47      A limitation period for bringing an action for revision is reasonable in so far as it enables the individual to assess whether there are grounds to request revision of a final judgment and, where relevant, to prepare the action for revision of that judgment. In that regard, it is important to note that, in the present case, it has not been alleged that the time limit of one month prescribed for that purpose was unreasonable (see, by analogy, judgment of 6 October 2009, Asturcom Telecomunicaciones, C‑40/08, EU:C:2009:615, paragraph 44).

48      Furthermore, it is important to note that the time limit for bringing the action for revision at issue in the main proceedings starts to run from the date the parties are notified of the final judgment in question. Thus, it is not possible for the parties to find themselves in a situation in which that time limit has expired without them being aware of the final judgment (see, by analogy, judgment of 6 October 2009, Asturcom Telecomunicaciones, C‑40/08, EU:C:2009:615, paragraph 45).

49      In those circumstances, the length of the time limit for bringing the action for revision at issue in the main proceedings does not appear, in itself, liable to make it in practice impossible or excessively difficult to submit a request for revision of a final judgment.

50      As regards the rules for the application of that time limit, it should be borne in mind that the principle of legal certainty, the corollary of which is the principle of protection of legitimate expectations, requires, first, that rules of law must be clear and precise and, second, that their application must be foreseeable by those subject to them (see, to that effect, judgments of 15 February 1996, Duff and Others, C‑63/93, EU:C:1996:51, paragraph 20; of 10 September 2009, Plantanol, C‑201/08, EU:C:2009:539, paragraph 46; and of 11 June 2015, Berlington Hungary and Others, C‑98/14, EU:C:2015:386, paragraph 77).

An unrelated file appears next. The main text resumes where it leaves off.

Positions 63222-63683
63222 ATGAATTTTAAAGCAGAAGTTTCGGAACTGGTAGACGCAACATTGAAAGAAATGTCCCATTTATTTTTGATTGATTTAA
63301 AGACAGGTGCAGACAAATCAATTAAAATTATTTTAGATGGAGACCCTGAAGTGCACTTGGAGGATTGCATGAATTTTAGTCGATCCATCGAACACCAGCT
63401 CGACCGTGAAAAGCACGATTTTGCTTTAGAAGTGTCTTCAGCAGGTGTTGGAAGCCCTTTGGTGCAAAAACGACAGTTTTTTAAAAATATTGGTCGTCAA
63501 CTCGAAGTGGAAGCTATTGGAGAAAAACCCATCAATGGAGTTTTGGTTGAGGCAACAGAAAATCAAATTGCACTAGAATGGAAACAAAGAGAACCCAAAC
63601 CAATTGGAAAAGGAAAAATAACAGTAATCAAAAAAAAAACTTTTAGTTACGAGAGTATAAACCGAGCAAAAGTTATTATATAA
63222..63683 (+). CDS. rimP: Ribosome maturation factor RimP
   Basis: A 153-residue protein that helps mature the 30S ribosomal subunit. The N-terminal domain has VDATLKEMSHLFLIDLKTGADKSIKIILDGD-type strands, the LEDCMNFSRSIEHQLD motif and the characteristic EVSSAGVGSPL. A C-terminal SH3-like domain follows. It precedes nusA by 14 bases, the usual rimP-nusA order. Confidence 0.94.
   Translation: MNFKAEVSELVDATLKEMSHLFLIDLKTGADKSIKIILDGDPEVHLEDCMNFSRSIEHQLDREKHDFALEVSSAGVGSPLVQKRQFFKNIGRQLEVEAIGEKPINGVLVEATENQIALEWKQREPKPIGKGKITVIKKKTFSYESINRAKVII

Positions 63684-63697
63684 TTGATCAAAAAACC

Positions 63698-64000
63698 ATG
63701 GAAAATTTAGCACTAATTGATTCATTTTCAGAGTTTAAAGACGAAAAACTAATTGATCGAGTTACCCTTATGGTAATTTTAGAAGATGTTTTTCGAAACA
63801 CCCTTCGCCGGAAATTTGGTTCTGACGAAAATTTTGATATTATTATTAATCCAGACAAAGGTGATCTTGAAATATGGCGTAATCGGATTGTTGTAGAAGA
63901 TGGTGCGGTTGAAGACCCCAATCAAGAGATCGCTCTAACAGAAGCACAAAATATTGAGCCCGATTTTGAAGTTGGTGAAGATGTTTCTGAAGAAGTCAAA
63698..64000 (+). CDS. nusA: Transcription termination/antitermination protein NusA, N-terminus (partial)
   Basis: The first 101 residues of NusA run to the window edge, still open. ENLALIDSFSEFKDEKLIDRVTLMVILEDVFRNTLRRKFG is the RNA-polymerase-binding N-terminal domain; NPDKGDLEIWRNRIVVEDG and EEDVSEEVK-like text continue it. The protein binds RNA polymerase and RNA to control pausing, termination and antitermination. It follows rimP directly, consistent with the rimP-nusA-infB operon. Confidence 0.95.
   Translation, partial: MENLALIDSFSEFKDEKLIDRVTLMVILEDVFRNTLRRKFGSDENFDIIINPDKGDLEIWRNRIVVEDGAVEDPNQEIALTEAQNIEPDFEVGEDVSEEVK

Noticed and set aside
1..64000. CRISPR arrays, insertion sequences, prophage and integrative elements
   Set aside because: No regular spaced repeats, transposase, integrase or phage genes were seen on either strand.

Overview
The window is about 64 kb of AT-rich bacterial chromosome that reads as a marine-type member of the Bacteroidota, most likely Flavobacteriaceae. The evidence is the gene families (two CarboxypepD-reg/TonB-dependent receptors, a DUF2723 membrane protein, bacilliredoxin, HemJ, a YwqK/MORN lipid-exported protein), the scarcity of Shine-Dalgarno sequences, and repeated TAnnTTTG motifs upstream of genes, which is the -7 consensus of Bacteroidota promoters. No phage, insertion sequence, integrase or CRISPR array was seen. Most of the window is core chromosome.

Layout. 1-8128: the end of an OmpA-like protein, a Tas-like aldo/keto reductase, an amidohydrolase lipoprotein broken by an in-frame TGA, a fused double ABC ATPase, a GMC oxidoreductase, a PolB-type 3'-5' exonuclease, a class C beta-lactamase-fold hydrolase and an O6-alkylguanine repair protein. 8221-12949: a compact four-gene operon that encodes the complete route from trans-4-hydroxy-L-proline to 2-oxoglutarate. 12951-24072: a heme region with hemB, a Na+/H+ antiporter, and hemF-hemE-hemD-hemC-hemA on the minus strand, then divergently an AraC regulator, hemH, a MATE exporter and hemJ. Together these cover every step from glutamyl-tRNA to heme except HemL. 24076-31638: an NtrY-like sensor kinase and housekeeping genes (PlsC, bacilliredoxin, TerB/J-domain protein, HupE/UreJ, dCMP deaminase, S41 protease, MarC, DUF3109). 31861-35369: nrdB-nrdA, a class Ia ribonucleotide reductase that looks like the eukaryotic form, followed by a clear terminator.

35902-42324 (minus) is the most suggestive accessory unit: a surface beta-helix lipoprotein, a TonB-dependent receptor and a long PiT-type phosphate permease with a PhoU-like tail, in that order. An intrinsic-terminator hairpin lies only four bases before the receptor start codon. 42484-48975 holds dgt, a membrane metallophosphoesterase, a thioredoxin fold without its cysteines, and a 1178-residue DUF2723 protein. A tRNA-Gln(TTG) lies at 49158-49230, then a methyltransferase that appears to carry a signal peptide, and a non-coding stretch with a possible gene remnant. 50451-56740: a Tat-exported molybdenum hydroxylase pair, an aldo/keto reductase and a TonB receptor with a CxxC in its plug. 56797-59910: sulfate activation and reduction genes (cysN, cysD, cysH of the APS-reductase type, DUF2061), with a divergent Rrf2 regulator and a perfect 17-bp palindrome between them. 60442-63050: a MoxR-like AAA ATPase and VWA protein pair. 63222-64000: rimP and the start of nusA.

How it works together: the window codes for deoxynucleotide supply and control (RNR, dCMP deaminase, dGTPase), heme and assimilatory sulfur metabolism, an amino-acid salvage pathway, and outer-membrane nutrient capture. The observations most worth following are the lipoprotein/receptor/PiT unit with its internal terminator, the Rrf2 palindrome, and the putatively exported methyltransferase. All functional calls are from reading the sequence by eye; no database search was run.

51      It is apparent from the order for reference that the one-month time limit for bringing an action for revision was set by Ruling No 45/2016, which is binding on the Romanian courts as from its publication in the Monitorul Oficial al României. As is apparent from the parties’ written replies to a question from the Court, although that ruling was delivered on 12 December 2016, it was not published in the Monitorul Oficial al României until 23 May 2017.

52      Therefore, Ruling No 45/2016 had not yet been published in the Monitorul Oficial al României when Ms Călin brought her second action for revision on 17 August 2016.

53      In the light of this information, it appears, subject to verifications which are for the referring court to undertake, that the Curtea de Apel Ploiești (Court of Appeal, Ploiești) applied the limitation period provided for in Ruling No 45/2016 in order to find that the second action for revision brought by Ms Călin was out of time, even though that ruling had not yet been published. In addition, it is not apparent from the information available to the Court that there existed, in Romanian law, at the time Ms Călin brought that action for revision, any other time limit for submitting a request for revision that could be considered clear, precise and foreseeable for the purposes of the case-law referred to in paragraph 50 above.

54      During the hearing the Romanian Government stated, however, that before the publication of Ruling No 45/2016 in the Monitorul Oficial al României, the Romanian courts applied differing time limits for the bringing of actions for revision under Article 21(2) of Law No 554/2004 since they were not required to apply any particular limitation period.